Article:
a bit this season as he tries to do too much on his own."
Defensively, he's no slouch either.
"He played net when needed, and wasn't a bad goalie," says Wawrow, his
sometime netminding nemesis.
"(He's) very active on the backcheck and hustles back into his zone,"
says the Hired Gun, a defensive specialist who rarely left his own end
of the court. "I have a lot of respect for him." "Greatest player ever,
enough said," says Wink.
Hollywood Paul: A veteran of the tennis
courts, lacrosse box and hockey courts, he was arguably the game's first
bonafide superstar, and the first roadster to score ten goals in a game.
"He made the game seem effortless," says goaltending stalwart Wawrow.
"He was the smoothest stickhandler and always knew where to be on the
court for a scoring chance. I'll always recall how he managed to beat
me from in close when I thought I had all the angles covered."
"He was a force to be reckoned with," says Paul One. "He had an eye
for the net and the quick hands."
"Fit, levelheaded, smart player at both ends of the court with great
scoring touch," says the Living Legend.
"He was a great two-way player, one of the few offensive threats who
played defense," says the Hired Gun.
"Great defensive player, with the quickest and most accurate shot,"
says Lak Attack. "Best scorer until Kid came along," says Wink, who
continues to lobby for his frequent foe to be inducted into the Hall
of Fame. "One of the harder guys to check."
But, say some of the veteran roadsters, Hollywood's star will always
be somewhat tarnished by his ungracious departure from the game he once
"It's too bad his career was cut short due to him being seduced by unsanctioned
ice hockey," says the Hired Gun.
"The only blemish was the way he left the game," says Paul One, his
Wink: A fellow founding father, the notorious
gameshow host gone bad forged his early career as a thug and ruffian.
But as the caliber of play improved, he was forced to adapt, becoming
the game's preeminent defensive quarterback who gave no quarter in his
own end and could dominate the boards with his heavy elbows.
"He didn't need speed to make up for his tenacious play and hard shot,"
says goaltending stalwart Wawrow. "As a goalie, you always wanted him
on your team because of his desire."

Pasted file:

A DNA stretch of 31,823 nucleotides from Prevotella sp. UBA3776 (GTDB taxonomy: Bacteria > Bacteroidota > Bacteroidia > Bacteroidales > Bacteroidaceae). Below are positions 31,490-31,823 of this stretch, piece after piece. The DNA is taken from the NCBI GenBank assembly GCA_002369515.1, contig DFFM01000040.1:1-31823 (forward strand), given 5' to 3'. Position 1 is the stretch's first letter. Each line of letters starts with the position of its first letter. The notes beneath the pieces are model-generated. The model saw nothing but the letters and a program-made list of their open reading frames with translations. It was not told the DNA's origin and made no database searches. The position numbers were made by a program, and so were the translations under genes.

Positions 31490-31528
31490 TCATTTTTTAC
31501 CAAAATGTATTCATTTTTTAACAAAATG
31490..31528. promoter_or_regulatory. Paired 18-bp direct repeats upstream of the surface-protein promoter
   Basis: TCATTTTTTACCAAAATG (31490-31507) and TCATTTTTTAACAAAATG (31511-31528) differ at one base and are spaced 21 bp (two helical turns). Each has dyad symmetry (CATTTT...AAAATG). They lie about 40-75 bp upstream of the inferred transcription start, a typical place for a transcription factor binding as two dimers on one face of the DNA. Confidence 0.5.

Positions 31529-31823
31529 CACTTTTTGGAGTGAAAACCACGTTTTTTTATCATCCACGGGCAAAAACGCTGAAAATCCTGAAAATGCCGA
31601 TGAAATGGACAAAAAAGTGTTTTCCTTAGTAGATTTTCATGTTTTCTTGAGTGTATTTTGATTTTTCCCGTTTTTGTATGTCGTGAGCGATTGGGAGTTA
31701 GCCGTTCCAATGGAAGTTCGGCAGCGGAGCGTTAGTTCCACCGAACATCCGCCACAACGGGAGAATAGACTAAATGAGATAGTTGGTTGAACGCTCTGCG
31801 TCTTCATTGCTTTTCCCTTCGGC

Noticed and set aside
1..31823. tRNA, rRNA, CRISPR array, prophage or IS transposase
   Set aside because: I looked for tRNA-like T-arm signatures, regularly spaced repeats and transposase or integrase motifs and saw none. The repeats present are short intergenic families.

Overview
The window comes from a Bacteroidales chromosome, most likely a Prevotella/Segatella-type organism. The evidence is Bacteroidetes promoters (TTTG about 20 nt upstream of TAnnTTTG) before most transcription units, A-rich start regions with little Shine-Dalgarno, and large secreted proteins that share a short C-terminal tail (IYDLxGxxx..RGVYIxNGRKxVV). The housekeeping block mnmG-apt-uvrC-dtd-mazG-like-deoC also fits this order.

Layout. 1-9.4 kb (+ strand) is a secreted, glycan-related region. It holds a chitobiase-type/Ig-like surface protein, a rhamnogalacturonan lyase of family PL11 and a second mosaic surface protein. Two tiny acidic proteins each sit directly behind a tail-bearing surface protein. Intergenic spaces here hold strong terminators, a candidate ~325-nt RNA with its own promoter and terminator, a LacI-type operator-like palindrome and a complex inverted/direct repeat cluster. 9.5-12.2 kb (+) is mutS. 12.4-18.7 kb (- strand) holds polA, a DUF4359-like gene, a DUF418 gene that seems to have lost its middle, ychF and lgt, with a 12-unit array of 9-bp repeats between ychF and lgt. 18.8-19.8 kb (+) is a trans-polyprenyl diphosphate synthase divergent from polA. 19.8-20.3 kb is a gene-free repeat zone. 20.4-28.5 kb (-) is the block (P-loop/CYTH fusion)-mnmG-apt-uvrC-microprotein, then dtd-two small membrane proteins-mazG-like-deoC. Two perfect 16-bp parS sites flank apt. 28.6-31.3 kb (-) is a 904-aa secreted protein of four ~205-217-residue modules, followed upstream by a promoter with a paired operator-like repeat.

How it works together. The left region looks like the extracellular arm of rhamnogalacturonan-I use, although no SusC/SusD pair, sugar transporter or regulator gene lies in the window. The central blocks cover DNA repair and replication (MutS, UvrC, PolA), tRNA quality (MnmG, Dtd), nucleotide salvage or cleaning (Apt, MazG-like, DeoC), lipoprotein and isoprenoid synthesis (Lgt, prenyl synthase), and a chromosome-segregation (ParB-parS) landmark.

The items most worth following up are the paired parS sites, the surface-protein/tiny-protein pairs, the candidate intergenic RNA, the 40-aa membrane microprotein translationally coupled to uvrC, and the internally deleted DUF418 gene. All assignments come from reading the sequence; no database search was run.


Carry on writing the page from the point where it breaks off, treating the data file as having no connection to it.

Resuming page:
"Sunday Morning's heart, a defensive quarterback who's very presence
on the court reminds everyone of their backchecking responsibilities,"
says the Living Legend.
"He's dependable, he's dedicated and he wears his emotions on his sleeve,"
says Paul One, who, like most roadsters, has felt the wrath of Wink's
admonishments when his own defensive play lapsed. "He's been around
for years, and has mastered the 'psych game.'"
"When he's grumpy, he'd crosscheck his own grandmother through a fence
without thinking twice," says the Hired Gun. "On those days, you pray
at the stick-pull that you're on his team, and even then there's no
guarantee that you'll leave the court unscathed."
"One of the best defensemen in the league," says Lak Attack. "He has
an excellent hard and accurate shot from the blueline."
And that shot left an indelible impression on many a roadster.
"He will shoot from anywhere, practically behind his own net, at center
court, or through an opposing player," says the Hired Gun. "I've been
hit by many Winkian blasts over the years, and I have the welts and
bruises to prove it."
Living Legend: While the Legend's skills
and ability to impact the game have waxed and waned according to his
fitness, his desire and commitment to the game are unmatched. Sunday
Morning's original roadster and the oldest active player, he's also
the league's reigning ironman; he hasn't missed a game in three seasons.
"He is what road hockey stands for, and what has kept it going," says
goaltending stalwart Wawrow. "His total commitment to road hockey made
up for whatever he lacked in defensive skills. Always there, always
putting the game first."